Like gardeners elsewhere, local gardeners like to get a jump on the season by planting tomatoes before May 1, the average date of the last spring frost. However, because tomatoes are warm-season plants, early planting with frost protection does not necessarily lead to an earlier harvest. Tomatoes need warm soil and air temperatures to grow and prosper.
The needed heat can be provided with Wall O’ Water plant protectors or similar water wall devices that consist of a cylinder of tubes made from translucent plastic sheeting. When the tubes are filled with water, they create a “wall of water” around the plants. Sunlight heats the water up during the day and that heat is released to the soil and air around the plant at night.
Today's stories delivered to your inbox Click here for the Tri-City Herald’s daily morning and afternoon email newsletters
Many avid gardeners use Wall ‘O Waters, or similar products like Kozy Koat Water Teepees, for getting a head start on the tomato season. However, gardeners often complain that it is difficult to fill the devices.
Instructions say to place the cylinder over an overturned or upright 5-gallon bucket, and use a hose to fill the tubes. Once the tubes are filled, the approximately 20 pound device is lifted off the bucket and placed where a tomato will be planted.
The process sounds simple, but gardeners find it hard to accomplish it without getting their feet wet or tiring their backs.
After researching a better way and not finding one, I brainstormed. I put the empty device inside a 5 gallon bucket and filled up the tubes. This was easy to do while sitting in a chair and without getting my feet wet. I then used the bucket to carry it to where it was needed and lifted it out of the bucket. It worked like a charm. Let me know if you have an easier way to fill up Wall ‘O Waters.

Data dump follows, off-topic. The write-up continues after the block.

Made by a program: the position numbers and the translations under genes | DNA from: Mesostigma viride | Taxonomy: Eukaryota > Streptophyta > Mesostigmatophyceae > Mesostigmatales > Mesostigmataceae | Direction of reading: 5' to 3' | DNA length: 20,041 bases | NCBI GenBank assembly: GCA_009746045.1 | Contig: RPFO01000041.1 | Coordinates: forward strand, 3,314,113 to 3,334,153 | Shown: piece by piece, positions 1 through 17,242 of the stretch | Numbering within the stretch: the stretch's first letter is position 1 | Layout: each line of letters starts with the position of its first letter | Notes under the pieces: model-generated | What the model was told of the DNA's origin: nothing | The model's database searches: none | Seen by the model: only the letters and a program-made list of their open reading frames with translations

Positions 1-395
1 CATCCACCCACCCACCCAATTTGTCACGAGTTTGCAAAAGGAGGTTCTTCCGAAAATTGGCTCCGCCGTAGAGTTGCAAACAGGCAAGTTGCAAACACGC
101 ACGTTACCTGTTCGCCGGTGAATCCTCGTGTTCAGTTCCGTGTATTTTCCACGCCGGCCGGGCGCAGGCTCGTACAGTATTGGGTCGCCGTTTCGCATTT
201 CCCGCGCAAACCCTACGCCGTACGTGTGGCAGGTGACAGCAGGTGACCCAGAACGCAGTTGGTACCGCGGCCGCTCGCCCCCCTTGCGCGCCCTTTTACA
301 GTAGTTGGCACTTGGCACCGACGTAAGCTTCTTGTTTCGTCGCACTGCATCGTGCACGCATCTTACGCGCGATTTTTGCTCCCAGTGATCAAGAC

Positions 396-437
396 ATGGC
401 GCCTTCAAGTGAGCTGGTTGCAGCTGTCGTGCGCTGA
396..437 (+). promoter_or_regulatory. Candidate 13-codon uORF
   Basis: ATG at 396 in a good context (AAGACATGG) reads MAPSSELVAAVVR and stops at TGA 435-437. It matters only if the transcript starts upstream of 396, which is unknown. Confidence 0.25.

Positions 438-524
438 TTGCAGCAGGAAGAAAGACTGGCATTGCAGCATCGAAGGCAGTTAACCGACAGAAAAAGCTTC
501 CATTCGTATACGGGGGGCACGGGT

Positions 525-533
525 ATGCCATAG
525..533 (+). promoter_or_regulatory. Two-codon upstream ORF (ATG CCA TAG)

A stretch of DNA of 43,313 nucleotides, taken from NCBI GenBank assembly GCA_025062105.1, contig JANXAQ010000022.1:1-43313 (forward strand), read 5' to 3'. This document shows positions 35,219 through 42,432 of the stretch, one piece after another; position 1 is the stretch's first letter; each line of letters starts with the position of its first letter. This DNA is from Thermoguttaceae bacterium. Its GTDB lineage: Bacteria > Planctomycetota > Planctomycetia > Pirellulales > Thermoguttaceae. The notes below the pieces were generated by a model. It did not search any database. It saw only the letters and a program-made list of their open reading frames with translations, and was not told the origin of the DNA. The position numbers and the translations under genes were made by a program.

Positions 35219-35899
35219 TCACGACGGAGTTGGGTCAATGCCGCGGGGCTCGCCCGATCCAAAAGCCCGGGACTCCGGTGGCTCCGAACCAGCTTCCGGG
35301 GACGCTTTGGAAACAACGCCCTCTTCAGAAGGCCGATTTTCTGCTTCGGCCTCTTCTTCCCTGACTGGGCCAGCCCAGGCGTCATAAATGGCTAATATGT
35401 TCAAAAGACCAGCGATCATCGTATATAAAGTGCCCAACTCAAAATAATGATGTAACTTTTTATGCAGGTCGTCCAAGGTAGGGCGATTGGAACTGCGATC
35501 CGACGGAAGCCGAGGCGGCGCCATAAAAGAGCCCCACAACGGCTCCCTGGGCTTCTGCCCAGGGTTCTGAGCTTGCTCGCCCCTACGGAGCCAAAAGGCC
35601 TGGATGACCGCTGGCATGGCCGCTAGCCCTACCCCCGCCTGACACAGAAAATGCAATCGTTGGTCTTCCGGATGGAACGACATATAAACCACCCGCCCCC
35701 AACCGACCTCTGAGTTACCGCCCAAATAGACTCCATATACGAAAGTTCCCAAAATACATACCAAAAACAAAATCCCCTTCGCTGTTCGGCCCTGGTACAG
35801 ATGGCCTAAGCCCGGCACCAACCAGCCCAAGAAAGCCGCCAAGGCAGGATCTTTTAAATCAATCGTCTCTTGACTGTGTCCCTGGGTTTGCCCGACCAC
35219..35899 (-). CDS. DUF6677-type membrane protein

Local gardeners who use water wall devices have two other tips. One is to make sure the walls are secure when placed in the garden or they may blow over in winds. This can be done by placing one to two stakes inside the device when setting them in the garden. Some gardeners secure them with wire tomato cages inside or outside the cylinders, but watch for for wire ends that can puncture the tubes.
The other tip is to remove the devices when daytime temperatures are regularly above 80 to 85 degrees because the temperatures inside the walls will be higher and can climb enough to damage the plants. Removal before the plant gets much taller than the cylinders is advised because they are difficult to remove later without injuring the plants.
Are these water wall devices worth the trouble and expense? One university study showed that the use of the devices can decrease the time to harvest of the first ripe tomato by about 10 days, and less-expensive waxed paper hotcaps can reduce the time to harvest by 6.7 days. Interestingly, homemade covers made from plastic milk jugs actually increased the time to harvest by 5 days.
A study in Madras, Ore., showed that there was no significant difference in the date of first harvest between tomatoes planted a month early in water wall devices and those planted directly in the garden a month later. However, the total yield of ripe tomatoes for the plants grown initially in the wall devices was about eight times the yield of those planted later with no protection.
Marianne C. Ophardt is a horticulturist for Washington State University Benton County Extension.